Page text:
PPR Studio Week

The members of the PPR group ran a Studio Week 20-24th August 2012 – an opportunity to focus on our practice while working alongside colleagues in a shared space and also engage in group discussion and critical reflection.


Generally the emphasis was on informal wandering into each others’ spaces and ongoing conversations, critique and dialogue with each other and supervisors – although we also planned for more formal gatherings and group discussion during the week. 

At a PPR planning meeting we agreed to each think about and share the following with the group:

  • What are we each hoping to achieve for the week?

  • Where are we each up to with our work?

  • Each of us should try and respond to – and be ready share with the group – an element of our PhD orientated practice that seems to be necessitated by our research. Is there a particular idea, suggested through our literature revue or other research to date, that not only seems important to our own developing thesis, but that we each feel can only be explored further through our practice. Where further reading and research into this idea won’t answer the questions we have – only by doing, by practising will we be able to discover/uncover answers to the questions we have. Can we identify an aspect of our PhD where the practice actually IS the research.

  • Each of us to identify a handful of artistic ideas/tenets/axioms that seem central to our individual practice. Share these with the group and discuss/unpack. Write them on a Post-It note and place them on an A1 piece of paper. Try to find connections/correspondences with ideas from others in the group. Rearrange/group/connect these Post-Its. Create a group mapping/network/web of ideas. Do this on Tuesday morning when Emily is available.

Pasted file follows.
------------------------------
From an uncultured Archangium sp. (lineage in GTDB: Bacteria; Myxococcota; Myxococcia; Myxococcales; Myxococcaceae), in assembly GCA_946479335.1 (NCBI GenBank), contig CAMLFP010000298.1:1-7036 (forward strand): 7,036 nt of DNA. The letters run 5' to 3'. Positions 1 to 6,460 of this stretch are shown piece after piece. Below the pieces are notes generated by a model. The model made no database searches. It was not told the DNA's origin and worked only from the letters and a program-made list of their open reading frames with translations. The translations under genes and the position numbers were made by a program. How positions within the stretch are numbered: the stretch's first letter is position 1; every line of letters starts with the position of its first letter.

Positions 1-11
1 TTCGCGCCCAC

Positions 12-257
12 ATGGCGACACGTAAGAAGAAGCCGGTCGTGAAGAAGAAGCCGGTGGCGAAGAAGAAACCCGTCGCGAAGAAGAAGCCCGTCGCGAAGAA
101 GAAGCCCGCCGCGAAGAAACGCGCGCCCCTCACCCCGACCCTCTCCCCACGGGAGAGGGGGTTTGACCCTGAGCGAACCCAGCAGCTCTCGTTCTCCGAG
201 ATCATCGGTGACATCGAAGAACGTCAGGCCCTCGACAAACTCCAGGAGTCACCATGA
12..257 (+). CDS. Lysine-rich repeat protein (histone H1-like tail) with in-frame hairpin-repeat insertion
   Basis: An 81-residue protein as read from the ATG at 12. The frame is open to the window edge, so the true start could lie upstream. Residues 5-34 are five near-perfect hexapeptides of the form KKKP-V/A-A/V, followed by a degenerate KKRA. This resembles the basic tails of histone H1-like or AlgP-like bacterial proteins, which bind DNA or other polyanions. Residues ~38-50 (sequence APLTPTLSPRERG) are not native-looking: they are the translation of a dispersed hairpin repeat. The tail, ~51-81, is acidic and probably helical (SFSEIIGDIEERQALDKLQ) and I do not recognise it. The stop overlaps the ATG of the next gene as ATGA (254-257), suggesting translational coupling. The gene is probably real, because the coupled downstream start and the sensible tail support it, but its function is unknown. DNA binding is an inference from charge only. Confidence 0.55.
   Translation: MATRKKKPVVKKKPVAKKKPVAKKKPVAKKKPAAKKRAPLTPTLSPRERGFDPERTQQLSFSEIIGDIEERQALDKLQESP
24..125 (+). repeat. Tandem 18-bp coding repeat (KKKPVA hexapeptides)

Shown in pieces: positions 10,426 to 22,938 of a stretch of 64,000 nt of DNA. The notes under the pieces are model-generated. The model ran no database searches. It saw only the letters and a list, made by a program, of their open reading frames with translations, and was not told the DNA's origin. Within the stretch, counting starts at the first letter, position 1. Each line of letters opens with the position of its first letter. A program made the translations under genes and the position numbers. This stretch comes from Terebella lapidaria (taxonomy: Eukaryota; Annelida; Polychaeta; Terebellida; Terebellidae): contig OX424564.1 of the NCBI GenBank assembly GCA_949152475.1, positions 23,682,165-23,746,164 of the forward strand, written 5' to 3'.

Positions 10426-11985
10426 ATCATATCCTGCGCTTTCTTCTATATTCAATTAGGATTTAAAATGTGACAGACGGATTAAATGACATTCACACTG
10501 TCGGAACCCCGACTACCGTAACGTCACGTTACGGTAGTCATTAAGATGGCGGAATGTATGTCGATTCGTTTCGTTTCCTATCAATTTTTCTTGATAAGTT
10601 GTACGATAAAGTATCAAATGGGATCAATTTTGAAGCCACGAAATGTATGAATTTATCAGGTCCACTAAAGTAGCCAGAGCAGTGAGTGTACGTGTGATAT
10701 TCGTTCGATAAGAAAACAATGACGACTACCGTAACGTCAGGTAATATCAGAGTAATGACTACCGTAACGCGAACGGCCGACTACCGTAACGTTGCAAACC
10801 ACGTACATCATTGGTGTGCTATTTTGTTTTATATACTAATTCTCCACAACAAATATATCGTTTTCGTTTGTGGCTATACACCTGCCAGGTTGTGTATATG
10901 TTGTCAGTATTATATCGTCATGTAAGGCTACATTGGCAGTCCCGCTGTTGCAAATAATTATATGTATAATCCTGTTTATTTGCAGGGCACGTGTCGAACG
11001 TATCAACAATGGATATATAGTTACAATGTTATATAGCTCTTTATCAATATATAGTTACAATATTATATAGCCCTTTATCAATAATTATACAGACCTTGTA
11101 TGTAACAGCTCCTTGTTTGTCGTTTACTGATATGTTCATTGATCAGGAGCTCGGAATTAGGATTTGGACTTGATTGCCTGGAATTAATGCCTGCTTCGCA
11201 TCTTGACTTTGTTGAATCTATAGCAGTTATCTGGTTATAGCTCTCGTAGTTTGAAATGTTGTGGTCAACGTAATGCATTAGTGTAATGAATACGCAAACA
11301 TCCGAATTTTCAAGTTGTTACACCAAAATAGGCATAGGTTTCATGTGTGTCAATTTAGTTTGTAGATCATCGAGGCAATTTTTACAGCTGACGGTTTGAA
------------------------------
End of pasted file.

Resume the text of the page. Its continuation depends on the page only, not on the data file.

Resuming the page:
• Ways to document the week – i.e. set up a Tumblog so we can create a running document.

  • Sensous Knowledge – group discussion on the first day about the Sensuous Knowledge call we’ve submitted to and how we can respond to this specifically during the week.

  • Each of us to invite Supervisory teams – as and when they’re available is fine.

  • Group ‘Show and Tell’ on Friday. What have we realised – practically and critically – through the activity of the week?

My responses to some of the questions above…

What am I hoping to achieve?

I’m planning to spend some concerted time exploring the qualitative – rather than quantitative (i.e. working systematically through a list of things to do) – aspects of my practice… of looking at the aesthetics and perceptual qualities of the outputs of one of the devices I’ve made, trying to work out what it reveals about sound and it’s corresponding visual pattern that I haven’t quite appreciated previously. 

If it comes together quickly enough I’m going to try and compose a simple cymatic audiovisual piece using it…

I’m planning to document this work in better quality and with more attention to style than I’ve done previously…

Specifically I’m intending to:

  • focus on working with liquids and low frequencies;
  • use the SWG v4 ‘octave’ mode – to keep the audible audio output minimal;
  • use Tiction to programme cymatic melodies over OSC;
  • capture video via iPEVO Point2View, PS3 Eye and Firefly MV;
  • explore more ideas for processing this video capture in real time;
  • glycerol – Lissajous figures? 3D Harmonium?;
  • other liquids?;
  • try capturing some decent documentation with the Canon A640.

Key characteristics of my practice

I have both an artistic bent and an aptitude for science, so I’m interested in that area of interdisciplinary activity commonly termed Sci-Art where these practices intersect and interact.

I’m interested in exploring and revealing the patterns that surround us – those underlying, non-explicit, innate (mathematical, computational, sonic) motifs that underpin the natural world but are frequently hidden from our senses – often expressed through rich and sonorous musical traditions and other more time-honored forms of creative expression. Through my practice I attempt to understand and reinterpret these motifs conceptually and creatively and then re-stage them in new environments.

I’m focused on sound as medium with the visual aspect and the physical form of the work as supporting but secondary.

I’m drawn to elegant design and endeavour to (re)capture a sense of craft and workmanship in the work I produce.